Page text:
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made his way to the tent. It was all in darkness. He looked in half-fearfully, hearing no sound; decided that he would wait for Jeff. The Big Top was almost empty now: watching it across the pitch he saw the last stragglers emerge, and in a few moments the lights were extinguished, only a glimmer remaining in the horse-tent, and in the smaller one that was used for an office, where Big Dan and Crowe were now counting the evening's takings.

Hugh began to realize that he was very tired. He looked back over the long day—what an age it seemed since he had waked up that morning and found Father's letter! He wondered where was Father now? what was he doing? With the thought came the knowledge of his own loneliness. He belonged to nobody. And suddenly he was only a very little boy, and afraid.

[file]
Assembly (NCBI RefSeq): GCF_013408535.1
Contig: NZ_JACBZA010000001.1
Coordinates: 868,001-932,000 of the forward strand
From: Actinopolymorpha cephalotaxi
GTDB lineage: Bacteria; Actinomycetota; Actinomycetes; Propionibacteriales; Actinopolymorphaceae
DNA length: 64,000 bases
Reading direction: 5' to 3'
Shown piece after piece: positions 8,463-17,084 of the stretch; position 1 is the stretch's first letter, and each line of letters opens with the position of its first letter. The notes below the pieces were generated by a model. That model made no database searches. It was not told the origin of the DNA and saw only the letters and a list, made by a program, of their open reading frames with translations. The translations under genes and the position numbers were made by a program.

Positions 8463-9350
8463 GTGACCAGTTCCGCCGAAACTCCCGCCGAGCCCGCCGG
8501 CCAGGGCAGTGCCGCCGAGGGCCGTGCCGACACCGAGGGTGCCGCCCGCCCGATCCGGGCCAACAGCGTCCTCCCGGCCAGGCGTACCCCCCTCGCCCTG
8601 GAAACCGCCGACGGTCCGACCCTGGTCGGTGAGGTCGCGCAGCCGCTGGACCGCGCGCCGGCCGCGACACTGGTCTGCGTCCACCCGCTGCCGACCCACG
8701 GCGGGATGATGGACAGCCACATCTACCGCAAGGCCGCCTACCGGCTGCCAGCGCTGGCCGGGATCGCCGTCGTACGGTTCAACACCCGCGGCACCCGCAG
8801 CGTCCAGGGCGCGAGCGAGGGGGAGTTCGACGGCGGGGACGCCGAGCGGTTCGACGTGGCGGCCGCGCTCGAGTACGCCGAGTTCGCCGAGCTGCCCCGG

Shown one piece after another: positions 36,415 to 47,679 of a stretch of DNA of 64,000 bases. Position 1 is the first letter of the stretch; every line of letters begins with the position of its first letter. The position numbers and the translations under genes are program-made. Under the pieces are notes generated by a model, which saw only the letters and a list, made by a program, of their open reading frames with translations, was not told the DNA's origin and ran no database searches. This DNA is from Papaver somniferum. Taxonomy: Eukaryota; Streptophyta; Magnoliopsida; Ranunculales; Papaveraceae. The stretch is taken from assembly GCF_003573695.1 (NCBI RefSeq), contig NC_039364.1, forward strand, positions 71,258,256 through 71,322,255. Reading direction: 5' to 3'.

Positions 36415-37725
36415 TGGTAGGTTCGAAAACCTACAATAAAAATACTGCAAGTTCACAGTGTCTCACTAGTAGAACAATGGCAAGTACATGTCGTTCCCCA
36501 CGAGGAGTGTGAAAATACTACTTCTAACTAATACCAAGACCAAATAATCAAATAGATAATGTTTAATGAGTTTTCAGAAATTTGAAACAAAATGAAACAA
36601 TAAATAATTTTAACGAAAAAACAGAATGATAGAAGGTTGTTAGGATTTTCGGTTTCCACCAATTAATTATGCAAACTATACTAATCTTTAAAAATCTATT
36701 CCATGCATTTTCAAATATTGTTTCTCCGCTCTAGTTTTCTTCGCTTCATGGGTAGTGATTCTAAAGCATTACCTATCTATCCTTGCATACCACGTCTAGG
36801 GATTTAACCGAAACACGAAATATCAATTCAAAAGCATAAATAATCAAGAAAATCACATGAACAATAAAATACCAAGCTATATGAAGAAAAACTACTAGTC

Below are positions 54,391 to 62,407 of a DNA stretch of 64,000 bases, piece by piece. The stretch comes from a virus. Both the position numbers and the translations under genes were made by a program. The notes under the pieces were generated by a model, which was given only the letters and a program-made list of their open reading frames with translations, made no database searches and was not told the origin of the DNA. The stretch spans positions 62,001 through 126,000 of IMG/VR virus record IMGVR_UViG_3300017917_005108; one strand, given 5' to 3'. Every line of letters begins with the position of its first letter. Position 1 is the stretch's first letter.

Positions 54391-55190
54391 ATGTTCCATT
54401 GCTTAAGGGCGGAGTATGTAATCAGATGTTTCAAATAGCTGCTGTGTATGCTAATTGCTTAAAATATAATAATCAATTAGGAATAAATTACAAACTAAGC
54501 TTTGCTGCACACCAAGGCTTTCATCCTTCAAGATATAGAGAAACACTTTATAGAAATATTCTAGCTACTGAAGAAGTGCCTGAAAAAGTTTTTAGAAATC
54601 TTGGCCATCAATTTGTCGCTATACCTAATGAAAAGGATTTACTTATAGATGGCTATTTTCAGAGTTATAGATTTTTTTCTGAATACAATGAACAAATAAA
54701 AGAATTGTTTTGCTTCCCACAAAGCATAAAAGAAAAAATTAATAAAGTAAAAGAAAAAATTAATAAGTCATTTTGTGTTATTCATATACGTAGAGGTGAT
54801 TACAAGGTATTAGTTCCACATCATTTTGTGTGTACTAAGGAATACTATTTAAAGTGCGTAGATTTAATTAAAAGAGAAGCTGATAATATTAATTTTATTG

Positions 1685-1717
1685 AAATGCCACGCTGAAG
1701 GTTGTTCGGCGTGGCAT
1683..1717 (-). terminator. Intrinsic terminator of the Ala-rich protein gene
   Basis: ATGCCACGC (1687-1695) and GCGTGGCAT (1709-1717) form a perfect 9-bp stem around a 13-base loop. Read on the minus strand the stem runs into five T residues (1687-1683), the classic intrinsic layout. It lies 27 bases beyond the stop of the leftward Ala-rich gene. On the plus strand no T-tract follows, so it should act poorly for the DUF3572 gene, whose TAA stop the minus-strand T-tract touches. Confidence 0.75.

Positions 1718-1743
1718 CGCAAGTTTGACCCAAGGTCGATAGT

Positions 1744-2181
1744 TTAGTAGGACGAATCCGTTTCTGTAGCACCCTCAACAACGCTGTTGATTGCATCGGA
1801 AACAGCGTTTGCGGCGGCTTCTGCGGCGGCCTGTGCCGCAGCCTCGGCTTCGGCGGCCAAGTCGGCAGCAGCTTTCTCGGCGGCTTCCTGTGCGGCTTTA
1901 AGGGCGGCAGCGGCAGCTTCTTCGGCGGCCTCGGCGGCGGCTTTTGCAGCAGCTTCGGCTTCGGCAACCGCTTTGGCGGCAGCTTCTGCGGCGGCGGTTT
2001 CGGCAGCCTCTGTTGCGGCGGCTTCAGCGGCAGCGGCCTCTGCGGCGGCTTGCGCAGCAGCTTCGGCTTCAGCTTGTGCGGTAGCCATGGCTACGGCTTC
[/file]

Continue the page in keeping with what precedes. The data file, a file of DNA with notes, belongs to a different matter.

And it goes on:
He sat down on the grass, his mind full of anxious questions. Suppose Big Dan did not keep him? Suppose the police got him, which could mean only a kind of prison, how would Father ever find him again? .Would the police let him go, if Father did come?

They were dreadful questions, for a small boy alone in the darkness. But out of the darkness help came. A quick footfall, a woman's form—and he sprang up to meet Mrs. Dan.

"Any one there?" she called. "Oh—it's you, Hugh. Whatever are you doing?"

"I was . . . waiting for Jeff."

She heard the break in his voice, and pitied him. Her